So Austria does not have a right wing populist President. Alexander Van Der Bellen defeated Norbert Hofer by 31000 votes, or 50.3% to 49.7% – summary of the result from Der Standard here. But that was too close for comfort. It’s also not enough to point out that Van Der Bellen was not the best candidate – that may be true (and the TV ‘debate’ between the candidates was excruciating), but the parties that have dominated Austrian politics for decades (SPÖ and ÖVP) ended up letting a slightly cranky former Green get into the second round. The SPÖ is also the party that, not able to find a Bundeskanzler from within its own ranks had to go for a former boss of the railways instead.
Today we can breathe a little sigh of relief, but little more.
Looking at the electoral map of Austria (click here, then scroll down), where cities predominately voted for Van Der Bellen and the countryside for Hofer, can lead to the conclusion most succinctly tweeted by Jeremy Cliffe that cosmopolitans versus nativists is the way European politics is going to look in the future. Yet such a conclusion fills me with dread – playing the politics of identity that way can only lead to groups being pitted against one another, with each choosing its enemies onto whom blame can be apportioned. Listening to Hofer makes me wince, with his second hand car salesman smarm edged with malice, complaining about the system stacked against him, and how Austrians are at a disadvantage and how no-one who has not worked in the private sector is not entitled to a view on how the economy works, and how the challenge of migration is more than Austria can bear (while the country also contributes little to solving the root cause of the issue).
Yet the discontent expressed by the people who vote for Hofer, and for the likes of Le Pen and Farage, is very real. That is why today’s result cannot just be shrugged off. Hofer did not win this time, but he might well next time. He and his ilk are not going to be pushed back with rhetoric about the dangers of the far right, because at least a decent chunk of those voting for him are trying to send a signal that the ‘system’ is somehow broken. The populists are the anti-system choice. What reassurance can Van Der Bellen, or indeed the SPÖ’s Kern, actually give that the system is not indeed broken? In other contexts the reassurance given by the British political class against Brexit is that leaving the EU will make things worse, not that the future will look better. Hollande’s appeal is that he is not Le Pen, but what is his way forward, actually?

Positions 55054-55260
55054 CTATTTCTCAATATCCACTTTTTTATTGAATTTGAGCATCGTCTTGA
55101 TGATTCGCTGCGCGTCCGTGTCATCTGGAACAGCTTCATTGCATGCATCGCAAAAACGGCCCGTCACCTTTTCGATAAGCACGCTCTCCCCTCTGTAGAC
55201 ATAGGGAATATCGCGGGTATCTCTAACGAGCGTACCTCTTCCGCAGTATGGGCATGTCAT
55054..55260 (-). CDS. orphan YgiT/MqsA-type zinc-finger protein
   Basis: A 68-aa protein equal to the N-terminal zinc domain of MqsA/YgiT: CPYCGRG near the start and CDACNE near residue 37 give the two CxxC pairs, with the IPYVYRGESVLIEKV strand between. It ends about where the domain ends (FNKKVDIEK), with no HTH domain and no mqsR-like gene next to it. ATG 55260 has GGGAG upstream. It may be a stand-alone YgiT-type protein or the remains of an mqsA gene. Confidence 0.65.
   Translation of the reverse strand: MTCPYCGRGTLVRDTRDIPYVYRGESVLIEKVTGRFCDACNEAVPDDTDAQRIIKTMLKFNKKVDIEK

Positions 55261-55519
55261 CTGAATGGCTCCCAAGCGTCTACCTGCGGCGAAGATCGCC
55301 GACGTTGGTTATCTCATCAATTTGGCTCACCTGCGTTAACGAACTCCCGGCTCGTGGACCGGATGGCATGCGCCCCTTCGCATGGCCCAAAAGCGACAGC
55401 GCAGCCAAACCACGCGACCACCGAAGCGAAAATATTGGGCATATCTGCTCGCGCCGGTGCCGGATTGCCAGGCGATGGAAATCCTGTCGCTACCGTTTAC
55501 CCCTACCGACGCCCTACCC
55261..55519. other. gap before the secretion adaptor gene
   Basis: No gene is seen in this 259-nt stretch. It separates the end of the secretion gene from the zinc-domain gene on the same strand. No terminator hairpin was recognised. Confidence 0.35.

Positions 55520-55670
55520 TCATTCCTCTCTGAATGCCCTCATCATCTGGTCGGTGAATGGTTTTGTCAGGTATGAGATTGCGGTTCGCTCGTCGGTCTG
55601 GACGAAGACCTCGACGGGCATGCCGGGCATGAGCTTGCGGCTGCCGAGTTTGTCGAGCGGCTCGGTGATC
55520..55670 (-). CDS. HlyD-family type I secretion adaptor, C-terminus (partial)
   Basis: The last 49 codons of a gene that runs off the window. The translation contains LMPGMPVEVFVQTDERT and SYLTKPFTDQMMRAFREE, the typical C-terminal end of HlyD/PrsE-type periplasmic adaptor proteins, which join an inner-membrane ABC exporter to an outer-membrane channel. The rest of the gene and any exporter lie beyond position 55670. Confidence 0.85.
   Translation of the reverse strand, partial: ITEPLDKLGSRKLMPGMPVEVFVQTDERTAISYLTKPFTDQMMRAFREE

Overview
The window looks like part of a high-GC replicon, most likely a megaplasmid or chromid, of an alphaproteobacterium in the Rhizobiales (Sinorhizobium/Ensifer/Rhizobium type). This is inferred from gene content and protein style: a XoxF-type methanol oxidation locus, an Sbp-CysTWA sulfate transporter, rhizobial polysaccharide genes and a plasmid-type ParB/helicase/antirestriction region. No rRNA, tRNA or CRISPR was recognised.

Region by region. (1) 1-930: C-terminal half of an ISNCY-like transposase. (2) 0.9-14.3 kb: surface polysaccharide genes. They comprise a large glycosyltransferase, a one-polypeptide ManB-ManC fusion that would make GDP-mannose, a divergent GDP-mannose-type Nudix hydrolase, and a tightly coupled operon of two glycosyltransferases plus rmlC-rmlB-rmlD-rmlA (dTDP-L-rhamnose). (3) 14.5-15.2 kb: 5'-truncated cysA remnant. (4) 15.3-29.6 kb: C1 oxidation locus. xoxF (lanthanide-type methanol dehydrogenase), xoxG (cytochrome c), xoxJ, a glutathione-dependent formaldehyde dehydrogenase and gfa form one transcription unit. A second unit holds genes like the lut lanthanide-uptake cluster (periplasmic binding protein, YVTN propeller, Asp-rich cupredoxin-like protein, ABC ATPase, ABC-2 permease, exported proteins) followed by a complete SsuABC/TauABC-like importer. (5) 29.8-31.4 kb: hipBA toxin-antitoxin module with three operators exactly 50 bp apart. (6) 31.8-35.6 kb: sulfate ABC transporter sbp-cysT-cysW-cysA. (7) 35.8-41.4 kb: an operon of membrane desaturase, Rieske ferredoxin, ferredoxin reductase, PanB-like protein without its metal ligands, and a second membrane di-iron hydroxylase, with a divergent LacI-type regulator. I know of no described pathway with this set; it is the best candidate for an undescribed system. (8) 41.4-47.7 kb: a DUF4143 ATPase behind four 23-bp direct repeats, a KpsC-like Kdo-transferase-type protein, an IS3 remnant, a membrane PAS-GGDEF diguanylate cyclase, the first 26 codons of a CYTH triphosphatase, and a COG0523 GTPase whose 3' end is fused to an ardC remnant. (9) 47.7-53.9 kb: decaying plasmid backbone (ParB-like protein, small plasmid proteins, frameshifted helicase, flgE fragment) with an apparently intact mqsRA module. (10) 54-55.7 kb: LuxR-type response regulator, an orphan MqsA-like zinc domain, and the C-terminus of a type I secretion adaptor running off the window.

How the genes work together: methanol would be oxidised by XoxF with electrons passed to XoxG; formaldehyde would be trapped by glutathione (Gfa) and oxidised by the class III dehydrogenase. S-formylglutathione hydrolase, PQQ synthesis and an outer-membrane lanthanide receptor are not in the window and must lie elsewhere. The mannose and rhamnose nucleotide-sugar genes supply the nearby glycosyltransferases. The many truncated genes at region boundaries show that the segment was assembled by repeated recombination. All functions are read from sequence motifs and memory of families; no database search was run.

One way, I think, would be to find ways of shoring up the economic stability of nervous populations who have been buffeted by the financial crisis, fear their life chances are less good than those of their parents, and see the central planks of the post-war European economic bargain slipping away from them. Get a decent education, work hard, and you too can live a secure and comfortable life. That’s actually called social democracy. But that seems to be very much in short supply. There ought to be common ground between me (an urban dwelling, self employed, liberal-lefty-Green) and factory workers in the Ruhr or farm labourers in Styria. That’s the kind of big-tent left that (whisper it quietly) Blair and Schröder tried to construct back at the start of the 1990s, unifying those who identify with the ideals of the left with those who need the political economy of their countries and of the EU as a whole to help re-stack the system more in their favour, rather than accept the neoliberal view that we are all just inputs into the global economy.
We would do best to take account of the worries and concerns expressed by those who voted Hofer, rather than focus on trying to keep the populist right out of power. I am not holding my breath that is going to happen, but until it does every election in Europe is going to leave battered mainstream parties clinging onto power.
@Metatone – fair comment about the alienation and Blair, but *what* in the way Blair and Labour behaved was the cause of the alienation? The actual policies? Or the way Blair behaved as a person, and towards the USA and over Iraq? I’d argue it was more of the latter.
I think the tail end of your post rather highlights how we got here.
You think the Blair government was a big tent that worked.
Many of the working class voters who are drifting to UKIP were alienated by Blair.
(Most obviously the way the EU accession country movement issue was handled and the lack of support for communities…)